Secondly, although FIFA may have been absent, the summit saw the (pre)launch of an International Sport Integrity Partnership in 2017 and a push for an International Centre for Law Enforcement collaboration. Although promising, the latter outcomes of this summit seemed to lack a key promise, and one that Cameron was explicitly trumpeting before the summit began: ‘political will’.
And it is this lack of political will that is one of the main reasons such little progress has been made since Wolfensohn put the World Bank front and centre in the fight against corruption. Strongly worded statements and international discussions of what might, and might not, work are all very well. However, without significant stakeholder buy-in – from the very top – reforms are unlikely to succeed. This is the challenge of an increasingly globalised phenomenon. It is easy to gather representatives together to discuss (and sing up to) measures – it is much harder to actually get these measures into practice after the event.
So while the summit in London was a step in the right direction, any talk of the start of a new era should be taken with a pinch of salt. International anti-corruption accords run into the double digits. They include the United Nations Convention Against Corruption (UNCAC), the Organisation for Economic Co-operation and Development (OECD) Anti-Bribery Convention, and the Council of Europe’s Group of Economic States Against Corruption (GRECO), to name but three. This is not to undermine the good work that these (and other) organisations have done, but the ‘youngest’ is 15 years old and anti-corruption is still probably better defined as static rather than progressing.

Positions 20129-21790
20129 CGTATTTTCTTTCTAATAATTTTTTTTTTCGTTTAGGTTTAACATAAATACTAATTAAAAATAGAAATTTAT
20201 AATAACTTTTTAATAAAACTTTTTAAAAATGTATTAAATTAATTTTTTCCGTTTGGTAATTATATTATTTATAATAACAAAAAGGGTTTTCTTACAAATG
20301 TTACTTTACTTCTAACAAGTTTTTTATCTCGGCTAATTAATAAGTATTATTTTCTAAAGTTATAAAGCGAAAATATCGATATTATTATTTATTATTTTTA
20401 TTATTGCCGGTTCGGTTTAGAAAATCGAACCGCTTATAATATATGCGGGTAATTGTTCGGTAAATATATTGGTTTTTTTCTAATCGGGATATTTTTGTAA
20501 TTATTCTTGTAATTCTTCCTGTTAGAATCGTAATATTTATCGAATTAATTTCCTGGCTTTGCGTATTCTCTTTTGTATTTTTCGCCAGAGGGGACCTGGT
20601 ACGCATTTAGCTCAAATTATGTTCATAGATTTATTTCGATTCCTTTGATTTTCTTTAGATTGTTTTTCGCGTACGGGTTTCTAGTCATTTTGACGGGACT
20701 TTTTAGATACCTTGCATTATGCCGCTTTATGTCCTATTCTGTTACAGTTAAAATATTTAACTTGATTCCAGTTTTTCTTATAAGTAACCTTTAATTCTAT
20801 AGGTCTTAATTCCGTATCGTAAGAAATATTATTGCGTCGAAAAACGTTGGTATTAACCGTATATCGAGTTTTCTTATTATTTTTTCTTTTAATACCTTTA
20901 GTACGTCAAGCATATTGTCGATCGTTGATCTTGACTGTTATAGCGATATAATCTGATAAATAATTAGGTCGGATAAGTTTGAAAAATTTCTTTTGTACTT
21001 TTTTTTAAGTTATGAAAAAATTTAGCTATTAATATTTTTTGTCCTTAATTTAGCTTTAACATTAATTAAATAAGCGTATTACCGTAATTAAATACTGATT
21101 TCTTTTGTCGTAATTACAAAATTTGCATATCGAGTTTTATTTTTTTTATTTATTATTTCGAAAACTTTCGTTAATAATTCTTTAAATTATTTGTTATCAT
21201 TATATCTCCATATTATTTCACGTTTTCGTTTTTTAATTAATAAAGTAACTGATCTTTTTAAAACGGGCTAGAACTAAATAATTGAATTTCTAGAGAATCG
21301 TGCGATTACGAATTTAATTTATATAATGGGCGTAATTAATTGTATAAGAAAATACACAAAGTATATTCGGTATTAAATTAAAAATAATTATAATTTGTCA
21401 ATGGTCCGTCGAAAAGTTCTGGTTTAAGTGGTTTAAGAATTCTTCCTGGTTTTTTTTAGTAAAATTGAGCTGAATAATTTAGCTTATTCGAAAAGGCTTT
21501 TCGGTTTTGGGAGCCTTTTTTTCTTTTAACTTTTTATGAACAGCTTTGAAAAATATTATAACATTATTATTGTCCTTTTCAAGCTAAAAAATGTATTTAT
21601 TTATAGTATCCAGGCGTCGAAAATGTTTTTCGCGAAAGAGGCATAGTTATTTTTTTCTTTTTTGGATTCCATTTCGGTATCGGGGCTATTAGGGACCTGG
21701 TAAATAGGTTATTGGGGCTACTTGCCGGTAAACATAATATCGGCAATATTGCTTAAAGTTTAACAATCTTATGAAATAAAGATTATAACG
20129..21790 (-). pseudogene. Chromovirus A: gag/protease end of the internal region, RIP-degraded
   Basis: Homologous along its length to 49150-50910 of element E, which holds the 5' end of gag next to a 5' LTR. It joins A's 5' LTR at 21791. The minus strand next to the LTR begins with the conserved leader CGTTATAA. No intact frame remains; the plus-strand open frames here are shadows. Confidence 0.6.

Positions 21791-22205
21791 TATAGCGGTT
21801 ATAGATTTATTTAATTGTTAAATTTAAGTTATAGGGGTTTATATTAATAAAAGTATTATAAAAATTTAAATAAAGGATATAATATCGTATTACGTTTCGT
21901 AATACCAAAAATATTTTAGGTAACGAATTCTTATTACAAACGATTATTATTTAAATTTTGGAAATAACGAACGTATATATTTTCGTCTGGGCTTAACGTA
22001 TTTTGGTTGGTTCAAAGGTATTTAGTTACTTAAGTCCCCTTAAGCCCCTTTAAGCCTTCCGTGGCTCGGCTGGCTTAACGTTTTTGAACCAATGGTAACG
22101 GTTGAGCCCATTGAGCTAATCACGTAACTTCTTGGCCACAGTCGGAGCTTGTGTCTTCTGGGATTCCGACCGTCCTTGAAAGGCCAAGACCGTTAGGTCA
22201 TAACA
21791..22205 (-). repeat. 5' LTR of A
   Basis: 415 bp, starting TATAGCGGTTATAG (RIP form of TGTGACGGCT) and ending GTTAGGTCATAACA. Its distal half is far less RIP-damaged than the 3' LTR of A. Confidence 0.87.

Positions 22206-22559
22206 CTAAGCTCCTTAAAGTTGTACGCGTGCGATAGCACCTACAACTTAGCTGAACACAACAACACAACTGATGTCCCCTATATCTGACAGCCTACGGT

Ultimately, the summit was undoubtedly ‘a good day in the fight against corruption’, and David Cameron’s role merits praise. However, its success and failure will depend on the process of getting reforms to work in practice. As Dan Hough has written, the fight against corruption has all the high stakes of a prize-fight, and in the words of Mike Tyson, ‘everyone has a plan until they get punched on the nose’.
As such, and much like many previous summits, the best-intentions of reformers will now meet with the practicalities of governance in the real world. Without real political will driving the reforms forward, the gains will quickly fade into oblivion – or perhaps, as Mike Tyson once said, ‘fade into Bolivian’.
This article first appeared at the LSE’s EUROPP blog.
Please read our comments policy before commenting.
Note: This article gives the views of the author, and not the position of USApp– American Politics and Policy, nor of the London School of Economics.
Shortened URL for this post: http://bit.ly/1TbrWzo
Sam Power – Sussex University
Sam Power is a doctoral researcher and Associate Tutor at the Sussex Centre for the Study of Corruption, University of Sussex. He is currently a visiting researcher at the Center for the Study of Democracy, University of California, Irvine.